I did have a few issues with the book. It could use an index and a bibliography (although to be fair, each chapter had endnotes with some references). I was also not as keen on a few earlier chapters on lifestyle, tools and equipment, and routine activities compared to later chapters. Those earlier topics seemed to me too generic and all-encompassing to be of much value in analysis. The routine activity theory has been criticized as, at best, an untestable theory and at worst, wrong

Those points pale in comparison to the impressive 30 chapters on specific crime types. She includes robbery, counterfeiting, sexual assault, murder, drugs, human trafficking, hate crimes, and vehicle crimes, among others. There are also surprises with crimes that make only rare appearances in the criminological literature – wildlife and forest crimes, cultural property crimes, and intellectual property crimes. 

The patterns she identifies include methods of different crimes, offender planning and target selection, the aftermath of crimes, and factors that influence crime opportunities. CPTED practitioners should take note there is an especially succinct summary of the opportunity factors that contribute to crime conditions. I wish I had access to information like this long ago in my crime prevention and investigation career. It would have made the work so much easier.

This book is a breakthrough for the science of crime and prevention and for the criminological enterprise – both academic and practitioner. Osborne has made a contribution of considerable weight. This is a book you should read.

Saturday, September 9, 2023

Leopard poaching - A problem-solving answer at the 2023 POP Conference


by Gregory Saville

Last month on Aug 7-9, I co-presented SafeGrowth and CPTED with Tarah Hodgkinson at the Problem Oriented Policing Conference (POP) in Boulder, Colorado. It was the 35th annual POP event drawing innovative policing and community problem-solving programs together to learn and compete for the prestigious Herman Goldstein problem-solving award.

The invention of my old friend and mentor, Professor Herman Goldstein, problem-oriented policing is one of the very few police reforms that lasted decades and, most importantly, works to cut crime and build relations with the community. At a time when police/community relations are strained, especially with minority communities, the POP movement is a ray of light showing a different kind of future.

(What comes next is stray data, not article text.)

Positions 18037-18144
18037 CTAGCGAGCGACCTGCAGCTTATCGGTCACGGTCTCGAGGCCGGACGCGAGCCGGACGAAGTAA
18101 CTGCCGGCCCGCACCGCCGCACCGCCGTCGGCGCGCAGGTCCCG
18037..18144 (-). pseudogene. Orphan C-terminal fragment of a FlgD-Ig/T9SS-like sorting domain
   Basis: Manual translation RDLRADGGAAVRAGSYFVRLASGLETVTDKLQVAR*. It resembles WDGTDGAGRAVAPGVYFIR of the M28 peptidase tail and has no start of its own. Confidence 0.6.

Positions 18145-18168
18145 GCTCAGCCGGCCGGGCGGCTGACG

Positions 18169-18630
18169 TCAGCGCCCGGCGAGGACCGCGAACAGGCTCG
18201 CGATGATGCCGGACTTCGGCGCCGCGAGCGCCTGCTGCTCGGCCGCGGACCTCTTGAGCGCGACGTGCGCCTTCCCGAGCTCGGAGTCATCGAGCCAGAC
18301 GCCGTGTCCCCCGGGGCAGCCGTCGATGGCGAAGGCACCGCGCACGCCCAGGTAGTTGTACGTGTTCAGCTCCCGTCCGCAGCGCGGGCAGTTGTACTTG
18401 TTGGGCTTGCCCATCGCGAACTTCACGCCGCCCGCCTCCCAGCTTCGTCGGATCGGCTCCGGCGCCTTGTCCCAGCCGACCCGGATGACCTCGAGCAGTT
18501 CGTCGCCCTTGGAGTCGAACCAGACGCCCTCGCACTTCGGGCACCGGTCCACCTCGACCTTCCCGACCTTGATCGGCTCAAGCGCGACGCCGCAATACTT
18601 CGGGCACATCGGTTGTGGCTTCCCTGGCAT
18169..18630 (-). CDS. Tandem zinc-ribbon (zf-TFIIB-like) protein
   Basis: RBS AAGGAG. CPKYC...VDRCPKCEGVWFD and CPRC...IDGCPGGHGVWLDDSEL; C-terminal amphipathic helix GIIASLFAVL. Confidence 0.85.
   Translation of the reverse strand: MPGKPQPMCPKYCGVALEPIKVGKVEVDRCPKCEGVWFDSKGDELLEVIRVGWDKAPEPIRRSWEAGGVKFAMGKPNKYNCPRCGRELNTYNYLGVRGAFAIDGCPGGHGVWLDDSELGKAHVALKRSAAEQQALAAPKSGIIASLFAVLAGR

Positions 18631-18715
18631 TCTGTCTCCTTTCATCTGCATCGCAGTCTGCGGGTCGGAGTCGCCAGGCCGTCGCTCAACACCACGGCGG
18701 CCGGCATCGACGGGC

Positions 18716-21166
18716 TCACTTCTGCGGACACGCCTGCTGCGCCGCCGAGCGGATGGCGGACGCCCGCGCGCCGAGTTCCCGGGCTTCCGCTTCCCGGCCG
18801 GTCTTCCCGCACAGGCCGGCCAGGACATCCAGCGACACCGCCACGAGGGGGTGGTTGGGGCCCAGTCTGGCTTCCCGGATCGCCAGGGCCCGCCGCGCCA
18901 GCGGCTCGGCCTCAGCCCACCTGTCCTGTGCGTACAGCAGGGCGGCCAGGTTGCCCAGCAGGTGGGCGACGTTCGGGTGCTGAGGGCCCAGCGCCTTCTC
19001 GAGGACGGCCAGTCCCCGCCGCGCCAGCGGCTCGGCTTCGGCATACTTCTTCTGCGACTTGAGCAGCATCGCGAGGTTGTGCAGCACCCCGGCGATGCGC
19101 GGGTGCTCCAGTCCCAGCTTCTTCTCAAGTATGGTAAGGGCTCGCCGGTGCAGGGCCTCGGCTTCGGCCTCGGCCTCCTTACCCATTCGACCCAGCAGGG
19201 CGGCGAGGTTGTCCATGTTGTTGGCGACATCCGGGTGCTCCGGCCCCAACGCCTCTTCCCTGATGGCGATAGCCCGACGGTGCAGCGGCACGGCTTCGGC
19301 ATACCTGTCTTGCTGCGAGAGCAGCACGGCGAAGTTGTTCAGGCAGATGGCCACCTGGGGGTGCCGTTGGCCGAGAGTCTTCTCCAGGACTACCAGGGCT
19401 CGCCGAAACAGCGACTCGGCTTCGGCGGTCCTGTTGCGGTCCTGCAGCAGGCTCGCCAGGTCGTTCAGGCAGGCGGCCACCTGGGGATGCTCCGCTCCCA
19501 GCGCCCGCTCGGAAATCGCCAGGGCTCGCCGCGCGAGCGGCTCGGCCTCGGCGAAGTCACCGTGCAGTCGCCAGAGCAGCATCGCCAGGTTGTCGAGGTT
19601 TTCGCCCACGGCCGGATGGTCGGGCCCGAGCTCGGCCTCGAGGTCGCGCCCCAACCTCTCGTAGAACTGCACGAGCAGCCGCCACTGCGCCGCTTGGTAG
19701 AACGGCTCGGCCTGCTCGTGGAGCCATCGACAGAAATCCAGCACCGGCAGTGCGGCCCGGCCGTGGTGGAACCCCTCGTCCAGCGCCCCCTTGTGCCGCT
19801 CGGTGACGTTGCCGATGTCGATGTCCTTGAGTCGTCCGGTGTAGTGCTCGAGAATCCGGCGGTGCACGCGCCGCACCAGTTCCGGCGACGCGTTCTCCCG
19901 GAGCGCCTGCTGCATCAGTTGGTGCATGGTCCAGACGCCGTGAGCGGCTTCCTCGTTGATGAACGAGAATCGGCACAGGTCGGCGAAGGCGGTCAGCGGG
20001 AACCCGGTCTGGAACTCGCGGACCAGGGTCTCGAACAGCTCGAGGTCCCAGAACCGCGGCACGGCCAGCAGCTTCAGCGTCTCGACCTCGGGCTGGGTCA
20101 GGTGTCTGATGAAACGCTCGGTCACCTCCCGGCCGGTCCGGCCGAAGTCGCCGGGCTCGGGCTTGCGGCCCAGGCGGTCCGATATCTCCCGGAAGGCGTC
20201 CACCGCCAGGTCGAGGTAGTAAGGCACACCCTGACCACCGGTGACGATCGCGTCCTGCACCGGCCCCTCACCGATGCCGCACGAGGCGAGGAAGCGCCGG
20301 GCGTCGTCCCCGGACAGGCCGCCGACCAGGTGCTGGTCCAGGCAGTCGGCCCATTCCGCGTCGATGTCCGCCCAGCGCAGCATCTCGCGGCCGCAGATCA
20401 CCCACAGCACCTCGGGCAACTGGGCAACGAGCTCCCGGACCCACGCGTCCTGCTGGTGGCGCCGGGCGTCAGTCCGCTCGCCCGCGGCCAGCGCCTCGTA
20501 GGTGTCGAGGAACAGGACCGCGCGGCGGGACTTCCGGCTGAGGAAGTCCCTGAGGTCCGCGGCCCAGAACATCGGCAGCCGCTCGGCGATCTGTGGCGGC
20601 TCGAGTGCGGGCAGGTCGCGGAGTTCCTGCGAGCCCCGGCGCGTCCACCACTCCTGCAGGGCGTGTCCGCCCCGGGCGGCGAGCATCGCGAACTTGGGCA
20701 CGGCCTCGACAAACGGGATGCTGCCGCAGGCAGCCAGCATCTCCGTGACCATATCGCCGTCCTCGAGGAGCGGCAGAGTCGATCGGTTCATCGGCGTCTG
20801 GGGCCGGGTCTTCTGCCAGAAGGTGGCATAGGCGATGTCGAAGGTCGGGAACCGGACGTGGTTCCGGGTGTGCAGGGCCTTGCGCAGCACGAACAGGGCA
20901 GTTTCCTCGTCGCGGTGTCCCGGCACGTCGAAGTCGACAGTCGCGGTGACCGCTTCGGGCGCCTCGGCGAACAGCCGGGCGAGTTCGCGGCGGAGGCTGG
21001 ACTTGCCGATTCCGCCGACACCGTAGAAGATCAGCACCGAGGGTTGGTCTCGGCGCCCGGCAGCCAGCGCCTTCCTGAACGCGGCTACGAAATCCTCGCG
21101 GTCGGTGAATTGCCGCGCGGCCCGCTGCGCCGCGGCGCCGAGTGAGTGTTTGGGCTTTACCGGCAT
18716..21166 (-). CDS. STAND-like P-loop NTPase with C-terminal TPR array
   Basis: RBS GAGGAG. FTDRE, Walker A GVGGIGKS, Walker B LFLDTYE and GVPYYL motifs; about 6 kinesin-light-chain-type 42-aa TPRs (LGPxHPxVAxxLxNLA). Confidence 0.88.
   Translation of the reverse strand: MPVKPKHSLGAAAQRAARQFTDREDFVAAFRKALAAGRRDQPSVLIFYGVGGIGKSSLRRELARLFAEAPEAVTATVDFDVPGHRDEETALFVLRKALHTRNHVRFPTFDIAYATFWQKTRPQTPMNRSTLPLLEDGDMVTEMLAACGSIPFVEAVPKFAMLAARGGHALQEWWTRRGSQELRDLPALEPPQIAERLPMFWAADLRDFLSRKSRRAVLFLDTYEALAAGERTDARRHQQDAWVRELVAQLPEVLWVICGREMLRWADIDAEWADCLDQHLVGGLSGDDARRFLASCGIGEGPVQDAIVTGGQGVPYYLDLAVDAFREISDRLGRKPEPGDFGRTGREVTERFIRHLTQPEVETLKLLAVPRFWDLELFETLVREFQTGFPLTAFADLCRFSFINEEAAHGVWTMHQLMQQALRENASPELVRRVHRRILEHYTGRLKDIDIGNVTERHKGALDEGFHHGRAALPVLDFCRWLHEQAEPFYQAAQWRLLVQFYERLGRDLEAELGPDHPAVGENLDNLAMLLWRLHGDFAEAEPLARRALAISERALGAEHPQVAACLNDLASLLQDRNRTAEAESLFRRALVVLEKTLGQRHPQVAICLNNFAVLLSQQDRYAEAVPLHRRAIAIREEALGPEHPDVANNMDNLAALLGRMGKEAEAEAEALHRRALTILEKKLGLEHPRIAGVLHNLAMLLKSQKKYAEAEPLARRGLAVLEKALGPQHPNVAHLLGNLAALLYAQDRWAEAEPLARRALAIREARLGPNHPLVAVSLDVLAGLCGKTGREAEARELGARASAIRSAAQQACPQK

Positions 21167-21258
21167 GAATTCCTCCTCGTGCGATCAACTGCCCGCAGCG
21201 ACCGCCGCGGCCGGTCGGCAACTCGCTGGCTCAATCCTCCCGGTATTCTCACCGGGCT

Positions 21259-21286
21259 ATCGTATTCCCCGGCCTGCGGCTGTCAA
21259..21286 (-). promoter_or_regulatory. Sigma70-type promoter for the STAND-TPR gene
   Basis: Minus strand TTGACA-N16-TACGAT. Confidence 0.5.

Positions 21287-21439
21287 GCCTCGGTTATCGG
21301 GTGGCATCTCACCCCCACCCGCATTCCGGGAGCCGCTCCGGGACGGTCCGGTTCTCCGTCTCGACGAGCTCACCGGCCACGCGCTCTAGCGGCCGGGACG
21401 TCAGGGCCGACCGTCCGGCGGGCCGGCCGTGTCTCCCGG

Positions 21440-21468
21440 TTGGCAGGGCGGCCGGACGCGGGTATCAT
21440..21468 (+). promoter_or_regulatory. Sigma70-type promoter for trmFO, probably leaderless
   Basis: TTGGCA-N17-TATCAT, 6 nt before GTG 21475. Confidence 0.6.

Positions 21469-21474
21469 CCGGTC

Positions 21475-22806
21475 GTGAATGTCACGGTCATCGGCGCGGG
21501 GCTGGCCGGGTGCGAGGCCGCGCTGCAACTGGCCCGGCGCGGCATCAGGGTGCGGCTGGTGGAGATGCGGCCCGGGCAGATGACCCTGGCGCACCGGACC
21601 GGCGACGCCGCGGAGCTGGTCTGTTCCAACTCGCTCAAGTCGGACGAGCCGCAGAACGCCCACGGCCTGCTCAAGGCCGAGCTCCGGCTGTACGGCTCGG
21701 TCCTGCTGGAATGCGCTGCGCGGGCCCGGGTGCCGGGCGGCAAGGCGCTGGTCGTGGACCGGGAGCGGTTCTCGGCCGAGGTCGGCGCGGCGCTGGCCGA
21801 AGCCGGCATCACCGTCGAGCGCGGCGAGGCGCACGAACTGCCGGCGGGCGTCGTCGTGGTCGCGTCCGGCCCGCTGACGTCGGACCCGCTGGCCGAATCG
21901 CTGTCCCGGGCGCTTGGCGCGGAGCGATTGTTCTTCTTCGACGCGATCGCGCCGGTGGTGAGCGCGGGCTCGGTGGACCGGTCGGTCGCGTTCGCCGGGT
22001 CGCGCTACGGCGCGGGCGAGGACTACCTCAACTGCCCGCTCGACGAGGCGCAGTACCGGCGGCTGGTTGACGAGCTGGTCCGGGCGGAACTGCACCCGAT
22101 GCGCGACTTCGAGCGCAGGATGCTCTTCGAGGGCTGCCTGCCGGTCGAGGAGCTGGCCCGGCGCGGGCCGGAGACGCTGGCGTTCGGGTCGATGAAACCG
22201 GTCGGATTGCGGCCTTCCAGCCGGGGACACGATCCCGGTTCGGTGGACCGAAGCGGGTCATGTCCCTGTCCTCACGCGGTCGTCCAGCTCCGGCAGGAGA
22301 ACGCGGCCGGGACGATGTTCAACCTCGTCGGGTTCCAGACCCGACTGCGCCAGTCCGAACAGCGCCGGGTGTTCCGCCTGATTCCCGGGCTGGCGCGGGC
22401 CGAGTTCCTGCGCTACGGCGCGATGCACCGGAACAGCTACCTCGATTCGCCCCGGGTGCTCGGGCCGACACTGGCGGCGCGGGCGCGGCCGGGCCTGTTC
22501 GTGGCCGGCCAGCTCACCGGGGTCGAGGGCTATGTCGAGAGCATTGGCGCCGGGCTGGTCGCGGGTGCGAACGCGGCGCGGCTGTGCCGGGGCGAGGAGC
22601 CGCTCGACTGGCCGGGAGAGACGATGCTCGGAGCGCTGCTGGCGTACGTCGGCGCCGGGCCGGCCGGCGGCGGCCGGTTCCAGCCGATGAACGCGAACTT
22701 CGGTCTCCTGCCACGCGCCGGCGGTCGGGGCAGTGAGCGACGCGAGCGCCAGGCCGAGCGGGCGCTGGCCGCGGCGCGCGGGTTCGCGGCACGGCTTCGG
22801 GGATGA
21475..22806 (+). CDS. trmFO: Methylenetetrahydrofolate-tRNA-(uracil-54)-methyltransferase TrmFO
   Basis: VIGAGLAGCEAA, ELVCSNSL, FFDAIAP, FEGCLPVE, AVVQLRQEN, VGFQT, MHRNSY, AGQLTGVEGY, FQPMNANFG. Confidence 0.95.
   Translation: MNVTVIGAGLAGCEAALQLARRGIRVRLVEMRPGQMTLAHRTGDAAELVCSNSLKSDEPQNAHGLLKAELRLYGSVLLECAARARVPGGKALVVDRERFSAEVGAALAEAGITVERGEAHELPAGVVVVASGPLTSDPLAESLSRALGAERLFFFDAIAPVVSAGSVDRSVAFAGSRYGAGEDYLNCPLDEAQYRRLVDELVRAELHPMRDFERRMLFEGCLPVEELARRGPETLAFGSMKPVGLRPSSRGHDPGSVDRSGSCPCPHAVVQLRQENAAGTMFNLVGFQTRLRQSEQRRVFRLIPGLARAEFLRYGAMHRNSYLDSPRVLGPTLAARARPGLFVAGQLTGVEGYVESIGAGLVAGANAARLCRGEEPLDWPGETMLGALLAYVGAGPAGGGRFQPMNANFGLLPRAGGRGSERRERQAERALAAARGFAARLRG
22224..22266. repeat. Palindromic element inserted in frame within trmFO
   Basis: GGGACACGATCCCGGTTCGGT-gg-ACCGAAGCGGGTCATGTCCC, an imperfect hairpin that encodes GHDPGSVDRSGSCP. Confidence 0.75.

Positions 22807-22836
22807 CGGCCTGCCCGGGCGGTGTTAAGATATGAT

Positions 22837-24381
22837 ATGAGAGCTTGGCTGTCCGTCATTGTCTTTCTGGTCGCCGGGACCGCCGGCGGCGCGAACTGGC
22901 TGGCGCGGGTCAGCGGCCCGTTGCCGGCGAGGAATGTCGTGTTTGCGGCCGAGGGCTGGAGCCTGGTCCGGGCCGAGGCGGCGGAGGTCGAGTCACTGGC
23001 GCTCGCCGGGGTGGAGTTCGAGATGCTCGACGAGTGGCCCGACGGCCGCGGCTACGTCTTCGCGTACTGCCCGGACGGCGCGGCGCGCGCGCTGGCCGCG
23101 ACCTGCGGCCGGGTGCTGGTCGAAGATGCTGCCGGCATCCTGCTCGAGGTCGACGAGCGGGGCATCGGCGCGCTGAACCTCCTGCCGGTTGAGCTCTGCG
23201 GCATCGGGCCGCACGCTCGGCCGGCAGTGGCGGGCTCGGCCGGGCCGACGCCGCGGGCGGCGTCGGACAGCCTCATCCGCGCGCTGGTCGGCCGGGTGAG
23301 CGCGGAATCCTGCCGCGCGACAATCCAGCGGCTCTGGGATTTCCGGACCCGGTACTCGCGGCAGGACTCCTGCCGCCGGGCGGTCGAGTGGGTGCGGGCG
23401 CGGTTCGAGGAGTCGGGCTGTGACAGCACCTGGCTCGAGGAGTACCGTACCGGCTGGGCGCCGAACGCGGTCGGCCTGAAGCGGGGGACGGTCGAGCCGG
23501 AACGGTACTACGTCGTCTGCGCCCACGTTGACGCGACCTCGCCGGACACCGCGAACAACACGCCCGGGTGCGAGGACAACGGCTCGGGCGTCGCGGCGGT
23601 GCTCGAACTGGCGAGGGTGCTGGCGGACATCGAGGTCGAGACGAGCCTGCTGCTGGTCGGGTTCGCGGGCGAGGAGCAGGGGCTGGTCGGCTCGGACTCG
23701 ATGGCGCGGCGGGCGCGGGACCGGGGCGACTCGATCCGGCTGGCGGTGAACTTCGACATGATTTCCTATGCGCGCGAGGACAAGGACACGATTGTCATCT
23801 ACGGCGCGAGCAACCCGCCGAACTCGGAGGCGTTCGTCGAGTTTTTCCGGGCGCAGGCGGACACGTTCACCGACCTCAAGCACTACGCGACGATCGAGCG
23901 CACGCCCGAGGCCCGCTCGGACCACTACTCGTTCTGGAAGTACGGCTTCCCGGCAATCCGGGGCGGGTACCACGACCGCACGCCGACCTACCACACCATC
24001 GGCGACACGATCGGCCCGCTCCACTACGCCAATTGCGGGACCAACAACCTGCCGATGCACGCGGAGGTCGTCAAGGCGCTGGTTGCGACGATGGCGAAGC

This year, in addition to our training sessions on crime analysis, CPTED, and of course, SafeGrowth, there were projects from around the world on a full range of challenges facing communities.

  • Better responses to mental health crises, more innovative ways to avoid unnecessary detentions, and more effective alternative treatments;
  • Hotel fraud and problems with card processing machines that created opportunities for victimization;
  • Sexual offences and sexual exposures in public areas, in one case along a 10 miles stretch of a canal with an adjacent walkway.

The Problem-Oriented Policing conference at the Embassy Suites hotel in Boulder, Colorado - Photo Orbitz


Perhaps one of the most unique, and inventive, POP projects I saw was this year’s winner of the 2023 Goldstein Award – Saving Spots, Tackling Leopard Poaching for Ceremonial Leopard Skin Trade in Western Zambia.

I can say that in all the years I’ve participated in this POP conference, this is one of the most inventive applications of the model. Environmental crime is an understudied problem around the world and, in spite of that limitation, this project did not disappoint.

Photo Creative Commons By Lavindu Binuwara - [1], CC BY-SA 4.0

Watching the Saving Spots team describe their work in Africa, I was reminded how we always know if the police agency in the jurisdiction where we are implementing SafeGrowth trains their officers in POP methods. It is so much easier to implement difficult prevention programs when we have creative partners and leaders in the police department.  

It was exciting to see relevant, and effective, problem-solving methods when applied to such different crimes around the world.